Everyone will probably get sick of these NaNo-posts.
What can I say?
I'm a little obsessed and a lot nervous.
Monday was one of those beautiful, hopeful days.
Every single hour, every single kid worked.
And not just worked.
Worked quietly, productively, consistently for an extended period of time.
It was a new seating chart day.
Fellow teachers, only you will truly appreciate this:
I only had to say "I take complaints at 2:55" TWICE.
Seriously. Only two people complained enough to warrant response.
Everyone else just got seated and got busy.
Almost everyone at least claimed to have worked over the weekend.
Based on what I saw completed, most actually did work over the weekend.
Let me repeat that.
Most of my 9th grade students did homework over the weekend.
Did I mention it was a beautiful, hopeful day?
I sat down and worked on my own writing during three different classes.
I conferenced with several students.
A few asked great questions about the characters they are developing.
Three or four were ready to move on to setting (eek!).
Setting is the piece I am conducting a mini-lesson on tomorrow.
Thankfully, I had a few half-baked ideas ready to go.
Honestly, I really really didn't think anyone would get that far so quickly.
Completely awesome surprise.
I had a couple of favorite moments.
At least one kid in every class has elected to create an abstract antagonist...
and had the forethought to ask me how to make that work within the boundaries of the character profiles they have been assigned.
A few kids are designing their own worlds...
Which is incredibly ambitious and admirable.
I set them the task of finding and experimenting with some on-line world builder games.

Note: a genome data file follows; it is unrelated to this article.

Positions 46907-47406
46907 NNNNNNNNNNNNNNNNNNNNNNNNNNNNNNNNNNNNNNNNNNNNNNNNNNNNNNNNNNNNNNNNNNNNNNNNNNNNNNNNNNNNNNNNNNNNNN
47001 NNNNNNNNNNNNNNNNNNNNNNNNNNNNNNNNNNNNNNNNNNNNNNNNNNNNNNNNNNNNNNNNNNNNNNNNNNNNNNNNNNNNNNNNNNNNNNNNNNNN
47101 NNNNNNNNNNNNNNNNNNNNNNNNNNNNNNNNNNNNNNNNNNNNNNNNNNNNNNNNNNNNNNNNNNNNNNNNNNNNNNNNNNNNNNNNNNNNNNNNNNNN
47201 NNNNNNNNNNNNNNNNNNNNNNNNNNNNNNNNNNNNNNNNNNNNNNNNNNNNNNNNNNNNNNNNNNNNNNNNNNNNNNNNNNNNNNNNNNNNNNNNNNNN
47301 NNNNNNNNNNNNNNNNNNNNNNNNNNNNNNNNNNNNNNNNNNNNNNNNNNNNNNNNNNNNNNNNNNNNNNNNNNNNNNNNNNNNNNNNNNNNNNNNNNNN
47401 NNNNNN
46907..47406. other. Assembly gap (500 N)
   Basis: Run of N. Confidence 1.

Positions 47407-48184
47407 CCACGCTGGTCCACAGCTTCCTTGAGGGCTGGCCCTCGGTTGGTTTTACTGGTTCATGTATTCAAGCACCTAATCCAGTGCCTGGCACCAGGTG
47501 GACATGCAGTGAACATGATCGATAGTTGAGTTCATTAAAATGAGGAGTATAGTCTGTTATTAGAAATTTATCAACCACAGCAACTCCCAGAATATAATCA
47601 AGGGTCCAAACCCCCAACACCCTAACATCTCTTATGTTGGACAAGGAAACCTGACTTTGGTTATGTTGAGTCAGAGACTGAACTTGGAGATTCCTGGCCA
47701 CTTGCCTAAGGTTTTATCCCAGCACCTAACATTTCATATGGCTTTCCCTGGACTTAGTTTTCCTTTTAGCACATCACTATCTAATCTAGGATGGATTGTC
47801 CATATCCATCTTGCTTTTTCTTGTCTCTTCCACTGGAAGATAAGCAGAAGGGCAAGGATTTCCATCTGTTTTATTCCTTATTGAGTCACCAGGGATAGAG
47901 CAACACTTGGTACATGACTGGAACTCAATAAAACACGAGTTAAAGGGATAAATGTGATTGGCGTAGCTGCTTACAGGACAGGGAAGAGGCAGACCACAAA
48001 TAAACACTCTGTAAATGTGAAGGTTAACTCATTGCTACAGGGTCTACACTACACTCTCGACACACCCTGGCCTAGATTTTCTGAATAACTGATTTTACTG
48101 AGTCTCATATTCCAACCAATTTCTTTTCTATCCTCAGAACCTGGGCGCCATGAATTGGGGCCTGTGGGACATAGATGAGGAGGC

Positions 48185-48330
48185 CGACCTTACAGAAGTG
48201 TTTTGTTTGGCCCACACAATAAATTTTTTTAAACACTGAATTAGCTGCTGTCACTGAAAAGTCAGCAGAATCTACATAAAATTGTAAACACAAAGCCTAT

The best, though, was this one kid.
This kid hates everything.
Well, not really, but he complains about every single thing.
He even complains about getting his way.
Monday, he not only worked without complaining for an extended period of time,
He also showed me his work, and then, and this is a big deal,
He admitted he is excited about writing his novel.
You could have knocked me over with a feather.
I was so surprised and pleased, I almost told him how shocked I was (double eek!).
Instead, I managed to restrain my excitement to a more appropriate level.
Maybe I am being overly optimistic.
After all, good days happen, often without any rhyme or reason.
Maybe, though, what I am witnessing is real.
I find the whole concept of NaNoWriMo totally petrifying.
I have been making excuses not to try it for years.
It is such a monumental task, such a fundamental shift from more traditional high school English curriculum.
I am pushing myself to run my classroom in a very very different way.
It is fun, but uncomfortable.
So these days that go well deserve celebration.
For my sanity, if nothing else.
I am so proud of my students, so hopeful about this project, so awed by the possibilities.
Days like today are all around good things.
It is rare for me, for any teacher, to have a day so flawless you have to search for "ugh" moments.
I cherish this feeling.
I appreciate how fleeting it can be.
It gives me hope my students will flourish and such days come closer to my norm.